Dejan Ilijevski

Retirement, Investing, Lifestage Based Planning
“Dejan Ilijevski is an evidence-based, fee-only fiduciary investment advisor with over 15 years in the trading/financial services industry.”

Sabela Capital Markets

Job Title:



Dejan Ilijevski has over 15 years in the trading/financial services industry as a successful trader on Chicago’s Wall Street and an executive for a proprietary trading firm. For many years he advised his friends and family on key principles that can improve the odds of investment success. After earning an MBA from the University of Chicago Booth School of Business, he left the trading industry to fulfill his longstanding goal of starting Sabela Capital Markets, an independent, fiduciary investment advisory firm that focuses on the best interests of clients. Dejan's approach to investing is evidence-based, relying on decades of data, award-winning research, and reality-proven principles. He also helps families save for and on the cost of college.

Dejan has an MBA from the University of Chicago Booth School of Business (ranked 1st in the U.S. News and World Report “2019 Best Business Schools”), completing part of the curriculum requirements at the school’s campuses in Singapore and London. He also has degrees in computer science (MS) and chemistry (BS).

Prior to joining Chicago’s “Wall Street”, Dejan worked as a research chemist on diverse projects, including: a novel fuel cell technology; waste-water purification for the International Space Station; metal-coating technology for catalyst adsorption; plastics additives; and adsorbents used in oil processing. He also worked as a database administrator, designing and coding solutions to enterprise-wide system requirements, and quickly developed a successful career spanning research and technology.


MBA, University of Chicago Booth School of Business
MS, Computer Science, Illinois Institute of Technology
BA, Chemistry, Beloit College

Assets Under Management:

$5 million

Fee Structure:


CRD Number:



Sabela Consulting Group, Inc., d/b/a Sabela Capital Markets, is a registered investment adviser offering advisory services in the States of Indiana and Florida and in other jurisdictions where exempted. Registration does not imply a certain level of skill or training. The presence of this webpage profile shall not be directly or indirectly interpreted as a solicitation of investment advisory services to persons of another jurisdiction unless otherwise permitted by statute. Follow-up or individualized responses to consumers in a particular state by Sabela Capital Markets in the rendering of personalized investment advice for compensation shall not be made without our first complying with jurisdiction requirements or pursuant an applicable state exemption.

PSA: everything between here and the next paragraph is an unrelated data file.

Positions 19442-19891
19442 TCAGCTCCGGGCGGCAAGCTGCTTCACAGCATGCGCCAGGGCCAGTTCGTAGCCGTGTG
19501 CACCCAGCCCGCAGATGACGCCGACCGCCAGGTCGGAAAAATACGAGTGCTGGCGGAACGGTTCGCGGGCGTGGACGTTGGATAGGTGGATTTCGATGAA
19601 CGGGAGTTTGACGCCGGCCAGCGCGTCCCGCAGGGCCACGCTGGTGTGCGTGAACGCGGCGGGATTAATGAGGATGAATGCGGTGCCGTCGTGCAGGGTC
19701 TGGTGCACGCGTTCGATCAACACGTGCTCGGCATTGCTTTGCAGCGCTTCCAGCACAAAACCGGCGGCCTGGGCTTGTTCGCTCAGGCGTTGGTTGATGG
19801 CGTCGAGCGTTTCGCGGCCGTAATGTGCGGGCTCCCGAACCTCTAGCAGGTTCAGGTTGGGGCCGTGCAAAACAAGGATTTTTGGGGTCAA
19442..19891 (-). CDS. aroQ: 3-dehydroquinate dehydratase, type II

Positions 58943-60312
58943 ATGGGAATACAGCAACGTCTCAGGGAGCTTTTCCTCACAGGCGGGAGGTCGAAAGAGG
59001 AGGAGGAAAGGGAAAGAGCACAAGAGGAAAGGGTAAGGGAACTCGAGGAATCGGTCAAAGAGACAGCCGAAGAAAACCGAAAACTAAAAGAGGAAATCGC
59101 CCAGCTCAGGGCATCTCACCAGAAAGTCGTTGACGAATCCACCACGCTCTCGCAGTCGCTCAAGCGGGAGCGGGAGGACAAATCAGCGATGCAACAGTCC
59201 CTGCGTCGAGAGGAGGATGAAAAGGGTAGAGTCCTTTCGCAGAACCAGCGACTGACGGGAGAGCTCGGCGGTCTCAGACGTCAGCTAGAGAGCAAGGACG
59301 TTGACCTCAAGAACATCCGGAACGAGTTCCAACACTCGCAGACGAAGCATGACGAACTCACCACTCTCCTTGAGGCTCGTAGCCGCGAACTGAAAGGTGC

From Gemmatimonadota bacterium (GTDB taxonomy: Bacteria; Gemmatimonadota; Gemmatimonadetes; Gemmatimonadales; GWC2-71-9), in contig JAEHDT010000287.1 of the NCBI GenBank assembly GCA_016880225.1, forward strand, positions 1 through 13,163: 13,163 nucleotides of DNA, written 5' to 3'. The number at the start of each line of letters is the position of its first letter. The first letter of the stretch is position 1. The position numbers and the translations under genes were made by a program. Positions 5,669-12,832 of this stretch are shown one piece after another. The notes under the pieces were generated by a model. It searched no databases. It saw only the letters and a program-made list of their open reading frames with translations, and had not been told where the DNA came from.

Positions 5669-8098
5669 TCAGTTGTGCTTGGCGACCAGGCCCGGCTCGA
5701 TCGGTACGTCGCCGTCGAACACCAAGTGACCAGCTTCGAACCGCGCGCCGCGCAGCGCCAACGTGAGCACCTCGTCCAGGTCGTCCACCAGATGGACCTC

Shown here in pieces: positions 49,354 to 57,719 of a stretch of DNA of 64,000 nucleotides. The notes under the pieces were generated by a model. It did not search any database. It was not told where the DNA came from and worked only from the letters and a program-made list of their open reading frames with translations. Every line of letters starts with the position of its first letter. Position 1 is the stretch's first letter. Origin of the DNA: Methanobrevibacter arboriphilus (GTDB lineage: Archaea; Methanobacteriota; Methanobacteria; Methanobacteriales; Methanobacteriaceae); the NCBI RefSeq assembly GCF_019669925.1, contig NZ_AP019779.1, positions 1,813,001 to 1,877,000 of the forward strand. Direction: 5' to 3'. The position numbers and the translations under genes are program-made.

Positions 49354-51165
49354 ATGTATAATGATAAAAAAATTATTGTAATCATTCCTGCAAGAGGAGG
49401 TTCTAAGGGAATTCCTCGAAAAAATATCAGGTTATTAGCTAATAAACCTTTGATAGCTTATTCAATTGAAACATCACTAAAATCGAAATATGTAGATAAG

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    Choosing an Advisor
Is my potential financial advisor charging reasonable fees?
100% of people found this answer helpful

No, your advisor is not charging reasonable fees. High fees can squander your returns. Managing your costs is one of the key principles for long-term investing, and in many cases can even be the most important one. 

The buy-in sounds like a sales charge, not necessary. Justifying it as paying a premium for supposedly a fund that has done well over time is misleading. What does "done well" actually even mean? And you don't need to pay a sales charge to have access to high-quality funds, like those from Vanguard. Their index funds consistently beat the more expensive active funds over the longer term. Consider also Dimensional funds, which you can only find through an approved Dimensional advisor. They are considered among the best in the industry.

On the surface, that .63% management fee may be reasonable (depending on your aum); however you haven't mentioned your portfolio turnover rate. Am wondering if your advisor has also been advising frequent changes to your holdings in order to time the market or to pick the next winning stock or fund, based on his/her supposed extraordinary skill. In aggregate, all these transactions generate more fees and commissions, trickling up wealth from your account to theirs. Although it's difficult to know exactly what approach this advisor uses for investing, I agree with the few others in this thread who recommend that you seek a second and third opinion. Look for a fee-only, fiduciary investment advisor. He/she will work in your best interest, no commissions, no sales-agenda. Good luck. 

June 2018
    Financial Planning, Retirement, Asset Allocation, Bonds / Fixed Income, Choosing an Advisor
Why should I pay someone one percent of my gross portfolio to do something that I could easily do using a few simple tools?
100% of people found this answer helpful
1 week ago
    Financial Planning, Bonds / Fixed Income, Stocks
When buying during dips in the market, does it matter which type of funds to purchase?
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last month
    Debt, IRAs, Real Estate, Insurance, Life Insurance
Should I purchase term life insurance or whole life Insurance?
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June 2018
    Investing, Stocks
Can I buy and sell the same stock many times in one day?
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June 2018